Let’s see what comes up on the shuffle today. New rule: since my music library has about 600 songs and I have done this exercise for 120 songs, I am allowing skips over songs that I have mentioned previously, unless there is more or new significance or another story involved. If I do skip over a song, I will mention anyway that it came up. Transparency is a good thing.
1) Aqualung by Jethro Tull. This was the first Jethro Tull song that I heard, and I like the story going along with the lyrics, although like usual, the the background music is what makes me enjoy the song. The chord progression makes it tell a story, and I feel connected to it. Thankfully, not through personal experience!
2) Words by Missing Persons. Like a lot of one-hit wonders, this one had a few things that I really like. The squeaks that they put after a few of the words amuse me greatly. For some reason, as well, the verse “I think I’ll dye my hair blue” intrigued me. Maybe because it seems completely non-sequitur?
3) I Can’t Go For That by Hall & Oates. This was a staple on the 80’s at 8 on both B107.3 and Star 104.5 during my junior year of high school. In particular, there were two separate evenings that I was at Southeast for AP exam review in U.S. history, and after the review session, this song came up during my car ride back home.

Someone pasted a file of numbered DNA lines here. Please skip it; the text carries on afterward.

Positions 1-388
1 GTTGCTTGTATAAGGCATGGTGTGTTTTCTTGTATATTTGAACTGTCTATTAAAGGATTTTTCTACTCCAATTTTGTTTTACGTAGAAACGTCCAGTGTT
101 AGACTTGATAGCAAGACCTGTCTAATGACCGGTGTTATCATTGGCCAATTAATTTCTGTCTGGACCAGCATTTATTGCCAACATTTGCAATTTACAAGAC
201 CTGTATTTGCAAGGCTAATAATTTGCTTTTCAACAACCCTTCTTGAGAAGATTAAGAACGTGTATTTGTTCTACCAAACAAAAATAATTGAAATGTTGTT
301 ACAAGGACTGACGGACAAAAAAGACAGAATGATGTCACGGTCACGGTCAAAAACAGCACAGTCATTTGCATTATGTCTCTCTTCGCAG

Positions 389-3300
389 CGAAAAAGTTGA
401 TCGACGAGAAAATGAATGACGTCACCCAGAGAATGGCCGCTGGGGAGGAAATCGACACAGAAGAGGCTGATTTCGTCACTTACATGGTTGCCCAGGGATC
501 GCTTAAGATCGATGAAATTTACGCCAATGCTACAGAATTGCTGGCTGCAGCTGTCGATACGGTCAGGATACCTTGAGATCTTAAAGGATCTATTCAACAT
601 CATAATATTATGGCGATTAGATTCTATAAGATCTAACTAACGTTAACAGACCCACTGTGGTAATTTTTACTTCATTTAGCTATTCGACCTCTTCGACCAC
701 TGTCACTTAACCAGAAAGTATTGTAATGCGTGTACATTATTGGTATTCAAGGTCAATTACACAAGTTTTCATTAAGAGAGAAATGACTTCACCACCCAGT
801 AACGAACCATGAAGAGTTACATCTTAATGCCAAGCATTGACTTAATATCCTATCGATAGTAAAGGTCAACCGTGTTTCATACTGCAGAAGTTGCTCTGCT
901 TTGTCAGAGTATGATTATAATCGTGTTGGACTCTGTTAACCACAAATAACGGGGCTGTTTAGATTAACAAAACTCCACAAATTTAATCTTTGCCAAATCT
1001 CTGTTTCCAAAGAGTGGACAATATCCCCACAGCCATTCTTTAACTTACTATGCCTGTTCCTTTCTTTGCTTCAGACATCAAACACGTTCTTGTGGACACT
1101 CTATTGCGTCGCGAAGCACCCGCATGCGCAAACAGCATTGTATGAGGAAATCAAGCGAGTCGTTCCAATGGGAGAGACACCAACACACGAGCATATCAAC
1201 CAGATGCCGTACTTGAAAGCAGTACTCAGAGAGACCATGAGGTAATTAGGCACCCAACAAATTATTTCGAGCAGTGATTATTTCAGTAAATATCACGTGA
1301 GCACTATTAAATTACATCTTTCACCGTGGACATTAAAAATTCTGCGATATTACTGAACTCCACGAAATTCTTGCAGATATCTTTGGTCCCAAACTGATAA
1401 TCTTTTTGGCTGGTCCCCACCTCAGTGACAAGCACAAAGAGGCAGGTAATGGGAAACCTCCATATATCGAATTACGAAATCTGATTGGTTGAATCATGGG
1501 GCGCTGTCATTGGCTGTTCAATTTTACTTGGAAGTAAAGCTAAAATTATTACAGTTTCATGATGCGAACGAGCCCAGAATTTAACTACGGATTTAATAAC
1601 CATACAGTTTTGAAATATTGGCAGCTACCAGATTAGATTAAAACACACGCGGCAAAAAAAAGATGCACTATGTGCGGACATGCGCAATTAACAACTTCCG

4) Once In A Red Moon by Secret Garden. This is an instrumental, peaceful song, like one that might play in a movie. I discovered this song on Pandora after discovering another Secret Garden song from WNUR. The Celtic-like roots to this song are quite meaningful, and I like the contrast between the adagio/andante introduction and the allegretto part that occurs at about the three-minute mark of the song.
5) A Whole New World from “Aladdin.” This obviously brings home memories of that movie, but it is quite ironic that it is immediately followed by Aladdin getting captured and thrown into the moat. Yet, whenever I hear this song, you would never immediately sense danger or being captured… although Princess Jasmine does say, “Every turn a surprise.” Interesting…
6) Rusty Bucket Bay from Banjo-Kazooie. This is one of the hardest levels in the game, but the music is quite amusing to me, as it has a sailor’s feel to it. Furthermore, there are whistles of steamers, whistles that sound like a captain’s whistle, and my favorite, “OOOOOGAH!” The whimsical nature of some types of video-game music are great for certain times.
7) Exaltation by James Swearingen. This one I actually never played in band class, but found on the Internet. Like other James Swearingen songs, I like the majestic entry, especially the staccato-repeated notes. And then it goes to a stately slow part, for good contrast. The musical part around 2:30 of the version I have has other Swearingen elements in it. Furthermore, this song was stuck in my head during winter break of my sophomore year in undergrad, especially around the date December 20, 2006.